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Design showcase: JD.com's 7Fresh supermarket format in Beijing

Chinese online retail giant JD.com is moving into physical stores. It has recently opened its second Beijing branch of its grocery store format 7Fresh, reports Caroline Baldwin.

JD.com carefully analysed existing customer data to choose the location and merchandise mix of the stores.

Two-thirds of the stock is fresh produce and the entire store caters to Chinese shoppers wanting a more upmarket grocery experience. The stores feels like a cross between Waitrose and Whole Foods Market. Shoppers are greeted by a fresh flower display as well as large-scale digital signage.

The air-conditioned interior offers a welcome respite from Beijing’s humidity.

There is an abundance of QR codes throughout the interior; the codes are a common sight in China.

There are also two eating areas, catering to both Eastern and Western tastes. Items such as lobsters can be freshly prepared on site for an extra fee.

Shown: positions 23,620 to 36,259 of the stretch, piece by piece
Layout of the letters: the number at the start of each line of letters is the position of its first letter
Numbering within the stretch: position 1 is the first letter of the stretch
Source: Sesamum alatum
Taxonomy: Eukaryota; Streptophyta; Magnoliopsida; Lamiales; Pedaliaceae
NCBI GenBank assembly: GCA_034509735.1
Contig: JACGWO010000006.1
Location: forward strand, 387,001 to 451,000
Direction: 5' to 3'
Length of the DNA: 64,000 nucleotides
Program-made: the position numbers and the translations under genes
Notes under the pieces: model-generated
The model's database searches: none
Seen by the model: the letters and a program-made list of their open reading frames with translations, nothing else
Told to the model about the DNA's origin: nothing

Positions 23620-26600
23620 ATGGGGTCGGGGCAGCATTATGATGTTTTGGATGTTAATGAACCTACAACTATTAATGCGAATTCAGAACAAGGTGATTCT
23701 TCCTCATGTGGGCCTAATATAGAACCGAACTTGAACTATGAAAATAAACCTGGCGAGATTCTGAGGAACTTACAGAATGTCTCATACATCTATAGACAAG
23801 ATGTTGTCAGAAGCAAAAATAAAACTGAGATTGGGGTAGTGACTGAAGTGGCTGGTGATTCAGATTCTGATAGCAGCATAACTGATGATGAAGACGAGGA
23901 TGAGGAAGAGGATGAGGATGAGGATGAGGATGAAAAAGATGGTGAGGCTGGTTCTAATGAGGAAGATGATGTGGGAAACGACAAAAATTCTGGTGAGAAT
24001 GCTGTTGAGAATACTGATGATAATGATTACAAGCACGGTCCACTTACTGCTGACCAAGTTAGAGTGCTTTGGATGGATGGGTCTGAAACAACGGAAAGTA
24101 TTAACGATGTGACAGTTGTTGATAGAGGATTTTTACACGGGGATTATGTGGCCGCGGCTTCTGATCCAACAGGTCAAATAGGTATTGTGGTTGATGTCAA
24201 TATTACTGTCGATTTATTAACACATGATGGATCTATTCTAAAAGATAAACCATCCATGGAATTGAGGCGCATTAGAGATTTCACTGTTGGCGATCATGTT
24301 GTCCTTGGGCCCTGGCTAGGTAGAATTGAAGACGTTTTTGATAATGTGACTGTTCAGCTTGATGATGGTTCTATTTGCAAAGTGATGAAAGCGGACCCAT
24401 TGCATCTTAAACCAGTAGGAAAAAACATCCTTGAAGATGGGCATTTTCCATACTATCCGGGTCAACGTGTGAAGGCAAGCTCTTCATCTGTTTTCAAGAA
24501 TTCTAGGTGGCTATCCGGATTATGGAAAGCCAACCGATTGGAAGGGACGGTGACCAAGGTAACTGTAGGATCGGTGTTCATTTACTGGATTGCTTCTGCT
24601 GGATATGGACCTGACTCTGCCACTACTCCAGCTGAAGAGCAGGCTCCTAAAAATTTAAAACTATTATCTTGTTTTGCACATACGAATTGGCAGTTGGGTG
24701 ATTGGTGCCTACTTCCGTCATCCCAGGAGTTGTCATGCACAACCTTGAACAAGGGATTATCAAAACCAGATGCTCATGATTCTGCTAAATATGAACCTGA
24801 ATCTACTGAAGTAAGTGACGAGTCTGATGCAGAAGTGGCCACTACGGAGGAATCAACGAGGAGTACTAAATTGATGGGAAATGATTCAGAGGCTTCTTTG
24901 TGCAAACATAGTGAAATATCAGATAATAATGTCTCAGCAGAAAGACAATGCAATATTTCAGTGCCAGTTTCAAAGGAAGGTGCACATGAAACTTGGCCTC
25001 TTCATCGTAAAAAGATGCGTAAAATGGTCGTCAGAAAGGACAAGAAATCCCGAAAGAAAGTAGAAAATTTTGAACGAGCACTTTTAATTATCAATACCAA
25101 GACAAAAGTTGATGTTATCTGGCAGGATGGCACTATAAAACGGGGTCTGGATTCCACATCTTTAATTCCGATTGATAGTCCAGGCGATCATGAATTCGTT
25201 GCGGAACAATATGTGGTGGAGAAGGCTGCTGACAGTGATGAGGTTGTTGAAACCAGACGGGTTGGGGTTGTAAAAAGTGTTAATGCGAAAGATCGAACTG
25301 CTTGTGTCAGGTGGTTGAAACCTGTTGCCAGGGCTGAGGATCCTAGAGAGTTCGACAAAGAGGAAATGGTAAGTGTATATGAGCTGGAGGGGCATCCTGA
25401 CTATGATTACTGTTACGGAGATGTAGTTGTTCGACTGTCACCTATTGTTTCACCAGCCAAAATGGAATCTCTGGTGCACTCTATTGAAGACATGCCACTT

The entire store uses electronic shelf labelling to convey prices to customers.

Many of the boxed fresh items, such as a four-pack of avocados, can be placed on an RFID reader to access more product information on a digital screen placed above the selection.

Customers are also encouraged to scan a QR code on the packaging to trace the product’s movements from farm to shop through the JD.com app. Once bagged, the orders are attached to an aerial conveyor belt and carried across the ceiling to a transportation hub at the rear of the store.

Personal shoppers can deliver online orders in 30 minutes, within a 3km radius of the store. Experimental services apparently include a robotic hands-free trolley that will follow shoppers around the store.

In-store shoppers can choose between traditional or self-service checkouts, paying with cards, cash, WeChat or facial recognition technology.

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